Keywords:  Risk and Uncertainty 
Date:  2018–07–10 
URL:  http://d.repec.org/n?u=RePEc:ags:feemth:274852&r=all 
By:  Andrew Caplin; John V. Leahy 
Abstract:  We model agents who get utility from their beliefs and therefore interpret information optimistically. They may exhibit several biases observed in psychological studies such as optimism, procrastination, confirmation bias, polarization, and the endowment effect. In some formulations, they exhibit these biases even though they are subjectively Bayesian. We argue that wishful thinking can lead to reduced saving, can make possible informationbased trade, and can generate asset bubbles. 
JEL:  D84 D91 
Date:  2019–03 
URL:  http://d.repec.org/n?u=RePEc:nbr:nberwo:25707&r=all 
By:  Xue Dong He; Moris S. Strub; Thaleia Zariphopoulou 
Abstract:  We introduce the concept of forward rankdependent performance processes, extending the original notion to forward criteria that incorporate probability distortions. A fundamental challenge is how to reconcile the timeconsistent nature of forward performance criteria with the timeinconsistency stemming from probability distortions. For this, we first propose two distinct definitions, one based on the preservation of performance value and the other on the timeconsistency of policies and, in turn, establish their equivalence. We then fully characterize the viable class of probability distortion processes, providing a bifurcationtype result. Specifically, it is either the case that the probability distortions are degenerate in the sense that the investor would never invest in the risky assets, or the marginal probability distortion equals to a normalized power of the quantile function of the pricing kernel. We also characterize the optimal wealth process, whose structure motivates the introduction of a new, distorted measure and a related market. We then build a striking correspondence between the forward rankdependent criteria in the original market and forward criteria without probability distortions in the auxiliary market. This connection also provides a direct construction method for forward rankdependent criteria. A byproduct of our work are some new results on the socalled dynamic utilities and on timeinconsistent problems in the classical (backward) setting. 
Date:  2019–04 
URL:  http://d.repec.org/n?u=RePEc:arx:papers:1904.01745&r=all 
By:  Bas B. Bakker; Marta Korczak; Krzysztof Krogulski 
Abstract:  In the last decade, over half of the EU countries in the euro area or with currencies pegged to the euro were hit by large risk premium shocks. Previous papers have focused on the impact of these shocks on demand. This paper, by contrast, focuses on the impact on supply. We show that risk premium shocks reduce the output level that maximizes profit. They also lead to unemployment surges, as firms are forced to cut costs when financing becomes expensive or is no longer available. As a result, all countries with risk premium shocks saw unemployment surge, even as euro area core countries managed to contain unemployment as firms hoarded labor during the downturn. Most striking, wage bills in euro area crisis countries and the Baltics declined even faster than GDP, whereas in core euro area countries wage shares actually increased.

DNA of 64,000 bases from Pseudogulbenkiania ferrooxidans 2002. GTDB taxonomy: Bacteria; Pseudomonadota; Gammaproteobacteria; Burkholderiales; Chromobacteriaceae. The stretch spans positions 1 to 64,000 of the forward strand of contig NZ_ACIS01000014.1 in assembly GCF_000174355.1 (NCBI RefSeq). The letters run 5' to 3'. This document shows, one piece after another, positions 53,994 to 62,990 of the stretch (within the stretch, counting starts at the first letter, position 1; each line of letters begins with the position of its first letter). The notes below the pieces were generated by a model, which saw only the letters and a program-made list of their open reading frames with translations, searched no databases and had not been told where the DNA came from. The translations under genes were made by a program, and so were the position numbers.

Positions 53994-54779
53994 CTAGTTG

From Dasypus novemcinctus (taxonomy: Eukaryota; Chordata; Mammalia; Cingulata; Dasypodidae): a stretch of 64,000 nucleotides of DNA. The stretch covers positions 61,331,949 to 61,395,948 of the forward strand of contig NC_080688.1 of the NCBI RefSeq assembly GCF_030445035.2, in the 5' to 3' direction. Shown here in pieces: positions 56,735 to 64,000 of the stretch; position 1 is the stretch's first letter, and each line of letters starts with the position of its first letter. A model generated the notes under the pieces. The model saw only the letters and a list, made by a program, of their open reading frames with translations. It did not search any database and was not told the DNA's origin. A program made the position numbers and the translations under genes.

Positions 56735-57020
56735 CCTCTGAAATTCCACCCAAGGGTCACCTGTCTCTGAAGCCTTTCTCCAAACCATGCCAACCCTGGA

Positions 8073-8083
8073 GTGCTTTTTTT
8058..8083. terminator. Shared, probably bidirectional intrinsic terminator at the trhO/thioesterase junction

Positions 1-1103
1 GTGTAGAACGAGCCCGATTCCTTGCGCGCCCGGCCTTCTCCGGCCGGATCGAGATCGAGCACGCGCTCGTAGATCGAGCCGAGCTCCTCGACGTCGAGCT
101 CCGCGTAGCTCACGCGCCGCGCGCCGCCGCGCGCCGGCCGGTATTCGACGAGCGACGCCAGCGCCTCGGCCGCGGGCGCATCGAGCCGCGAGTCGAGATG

Date:  2019–03–18 
URL:  http://d.repec.org/n?u=RePEc:imf:imfwpa:19/56&r=all 
By:  Nasimeh Heydaribeni; Achilleas Anastasopoulos 
Abstract:  In the standard Mechanism Design framework, agents' messages are gathered at a central point and allocation/tax functions are calculated in a centralized manner, i.e., as functions of all network agents' messages. This requirement may cause communication and computation overhead and necessitates the design of mechanisms that alleviate this bottleneck. We consider a scenario where message transmission can only be performed locally so that the mechanism allocation/tax functions can be calculated in a decentralized manner. Each agent transmits messages to her local neighborhood, as defined by a given messageexchange network, and her allocation/tax functions are only functions of the available neighborhood messages. This scenario gives rise to a novel research problem that we call "Distributed Mechanism Design". In this paper, we propose two distributed mechanisms for network utility maximization problems that involve private and public goods with competition and cooperation between agents. As a concrete example, we use the problems of rate allocation in networks with either unicast or multirate multicast transmission protocols. The proposed mechanism for each of the protocols fully implements the optimal allocation in Nash equilibria and its message space dimensionality scales linearly with respect to the number of agents in the network. 
Date:  2019–04 
URL:  http://d.repec.org/n?u=RePEc:arx:papers:1904.01222&r=all